Kids who rely on school meals for nourishment may face hunger on the weekends. So, at 3 p.m. on Fridays, volunteers gather at Oakridge Elementary School to place bags of food in kids’ lockers. They quietly walk the halls searching for lockers marked with small stickers shaped like brown bags. After placing each bag, the volunteers take a moment for silent prayer.
“We cover them with prayer for whatever is in the home that they’re struggling with,” said Vickie, who has volunteered alongside other members of her church, Fellowship Muskegon, for a year now.
Each bag includes two boxes of cereal, two bottles of shelf-stable milk, two juices, two lunch meals, plus a snack pack—plenty of food meant to supplement what the child’s family already has at home.
“Students are appreciative of it. They call our people the ‘food fairy’!” said Becky, the school’s behavioral intervention specialist. “We’ve had families call and say ‘thank you.’ Or call and say, ‘we’ve been part of the program but we’re getting back on our feet and don’t need it anymore.’”
Carrying on a Legacy of Service
Becky has worked at Oakridge Elementary for her entire career. She followed in her mother’s footsteps; she was a secretary at the school and always helped with programs that helped the kids, like supplying Christmas food baskets.
“She grew up very poor and they were on government assistance, so I think part of her calling was to help other people like that,” she said. “She passed that on to us—to help us be servants to others.”
In her role, Becky identifies students’ needs and connects them and their families to resources. Many kids at Oakridge can receive free breakfast and lunch because of the high rate of need in their community, so incoming kindergarteners are sent home with a form each fall. Many families live in a nearby campground and experience barriers to food access, so Becky makes sure they know about the program. Becky and the school’s teachers also refer older kids to the program when needs arise. An example is realizing the reason a kid “stole” extra breakfast items was because they didn’t have much food at home. Sometimes, families worry that by asking for help, they’re taking from others who may need it more.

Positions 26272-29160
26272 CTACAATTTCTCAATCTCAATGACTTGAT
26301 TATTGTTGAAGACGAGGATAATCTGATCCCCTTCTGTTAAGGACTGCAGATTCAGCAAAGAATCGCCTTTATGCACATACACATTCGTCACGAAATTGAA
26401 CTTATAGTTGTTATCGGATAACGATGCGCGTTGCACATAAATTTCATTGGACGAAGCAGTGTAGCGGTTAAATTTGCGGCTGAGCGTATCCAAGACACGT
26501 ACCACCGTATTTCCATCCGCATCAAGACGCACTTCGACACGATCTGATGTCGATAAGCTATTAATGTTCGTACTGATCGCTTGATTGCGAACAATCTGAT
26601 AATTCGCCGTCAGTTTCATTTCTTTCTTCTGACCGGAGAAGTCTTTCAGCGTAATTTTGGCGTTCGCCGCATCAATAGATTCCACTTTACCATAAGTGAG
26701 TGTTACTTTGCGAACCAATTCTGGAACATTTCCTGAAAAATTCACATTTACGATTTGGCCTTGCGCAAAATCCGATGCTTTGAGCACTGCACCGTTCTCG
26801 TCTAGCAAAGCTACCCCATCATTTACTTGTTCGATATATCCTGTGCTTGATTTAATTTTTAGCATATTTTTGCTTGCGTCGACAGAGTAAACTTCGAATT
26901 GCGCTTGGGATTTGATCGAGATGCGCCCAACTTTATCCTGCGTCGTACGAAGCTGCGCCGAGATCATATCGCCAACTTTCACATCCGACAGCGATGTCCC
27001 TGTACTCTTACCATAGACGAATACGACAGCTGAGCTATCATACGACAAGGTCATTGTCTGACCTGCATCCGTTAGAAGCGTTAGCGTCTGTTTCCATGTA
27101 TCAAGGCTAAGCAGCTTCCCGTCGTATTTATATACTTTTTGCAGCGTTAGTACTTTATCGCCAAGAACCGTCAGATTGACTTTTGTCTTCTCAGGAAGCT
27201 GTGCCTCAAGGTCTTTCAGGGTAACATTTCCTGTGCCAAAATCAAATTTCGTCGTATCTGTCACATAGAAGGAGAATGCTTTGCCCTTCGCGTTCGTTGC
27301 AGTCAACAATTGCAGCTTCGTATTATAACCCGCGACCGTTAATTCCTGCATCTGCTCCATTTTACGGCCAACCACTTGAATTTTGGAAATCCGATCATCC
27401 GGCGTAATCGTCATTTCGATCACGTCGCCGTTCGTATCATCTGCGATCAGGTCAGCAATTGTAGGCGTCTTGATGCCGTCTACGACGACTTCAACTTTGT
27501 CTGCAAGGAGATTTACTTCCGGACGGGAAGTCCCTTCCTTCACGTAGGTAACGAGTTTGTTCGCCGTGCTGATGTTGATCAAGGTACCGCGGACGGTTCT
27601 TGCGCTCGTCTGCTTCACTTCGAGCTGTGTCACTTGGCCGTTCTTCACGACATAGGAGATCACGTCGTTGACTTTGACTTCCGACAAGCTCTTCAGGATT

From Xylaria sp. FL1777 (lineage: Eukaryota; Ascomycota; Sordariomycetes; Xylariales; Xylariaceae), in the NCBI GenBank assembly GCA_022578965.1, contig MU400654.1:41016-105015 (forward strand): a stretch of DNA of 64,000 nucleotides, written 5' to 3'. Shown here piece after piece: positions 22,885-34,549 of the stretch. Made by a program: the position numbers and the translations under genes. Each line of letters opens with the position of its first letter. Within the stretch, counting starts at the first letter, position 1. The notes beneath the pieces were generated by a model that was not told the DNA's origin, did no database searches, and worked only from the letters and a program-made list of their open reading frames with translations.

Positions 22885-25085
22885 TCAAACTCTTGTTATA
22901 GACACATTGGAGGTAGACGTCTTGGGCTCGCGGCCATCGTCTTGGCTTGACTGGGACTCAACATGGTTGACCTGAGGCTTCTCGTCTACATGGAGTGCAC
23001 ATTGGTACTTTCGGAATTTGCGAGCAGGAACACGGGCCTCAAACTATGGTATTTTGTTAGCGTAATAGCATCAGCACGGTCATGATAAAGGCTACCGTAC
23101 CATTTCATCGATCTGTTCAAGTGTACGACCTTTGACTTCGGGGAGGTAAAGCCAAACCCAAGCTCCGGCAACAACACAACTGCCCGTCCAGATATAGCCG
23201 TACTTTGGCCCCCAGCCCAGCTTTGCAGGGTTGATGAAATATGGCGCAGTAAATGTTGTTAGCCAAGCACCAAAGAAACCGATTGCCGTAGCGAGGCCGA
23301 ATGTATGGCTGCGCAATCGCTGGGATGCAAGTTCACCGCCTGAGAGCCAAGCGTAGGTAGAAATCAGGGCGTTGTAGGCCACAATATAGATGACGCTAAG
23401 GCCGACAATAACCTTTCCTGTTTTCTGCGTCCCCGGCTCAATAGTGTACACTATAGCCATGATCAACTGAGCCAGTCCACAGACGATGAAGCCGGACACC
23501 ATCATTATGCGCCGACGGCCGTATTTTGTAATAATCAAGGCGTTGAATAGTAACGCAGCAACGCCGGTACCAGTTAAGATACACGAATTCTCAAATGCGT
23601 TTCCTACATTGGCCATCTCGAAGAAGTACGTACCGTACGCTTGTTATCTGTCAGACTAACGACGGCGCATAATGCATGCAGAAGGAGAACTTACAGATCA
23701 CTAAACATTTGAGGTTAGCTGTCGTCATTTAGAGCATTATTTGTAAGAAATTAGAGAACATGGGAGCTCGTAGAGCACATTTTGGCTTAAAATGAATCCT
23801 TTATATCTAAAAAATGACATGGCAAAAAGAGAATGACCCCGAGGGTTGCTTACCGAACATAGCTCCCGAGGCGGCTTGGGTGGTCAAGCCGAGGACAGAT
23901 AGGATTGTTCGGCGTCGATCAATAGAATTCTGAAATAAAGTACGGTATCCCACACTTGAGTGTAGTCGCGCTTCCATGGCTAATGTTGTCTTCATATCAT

“I try to reassure them that everybody struggles. Everybody has hard times. If we can eliminate or relieve your stress by helping provide weekend food—if we can take some of that burden off your family—you can use those funds to help your kids with other things or get gas.”
Serving Kids with Help from the Community—and the Food Bank
Rick coordinates the weekend meals program and ensures all volunteers are where they need to be. Their church serves all five of the Oakridge schools. They are able to serve any child who is in need thanks to a plethora of volunteers and plenty of food—50 percent of which they source through the food bank.
“We get spaghetti and pasta sauce, mac n cheese, shelf stable milk, dried fruit, raisins,” Rick said. He noted that he can get a whole pound of raisins from the food bank, and the shared maintenance fee (which helps the food bank cover overhead costs) is the same as just one packet of raisins would be at the store.
“The thing that stands out to me is just the goodness of the people that are helping,” Rick said. “I don’t have to ask for volunteers. I don’t have to ask for food. We have a cart in church with a sign over it and every time I go in there, it’s stacked full!”
Programs that fill the meal gap for kids on weekends are so essential to ensuring our youngest neighbors don’t have to go hungry—no matter the circumstances at home. Feeding America West Michigan is glad to support Fellowship’s hunger-relief work in Muskegon, and we’re thankful for the generosity of Chick fil A, which has helped make this support possible!
Story written by Communication & Marketing Specialist, Juliana Ludema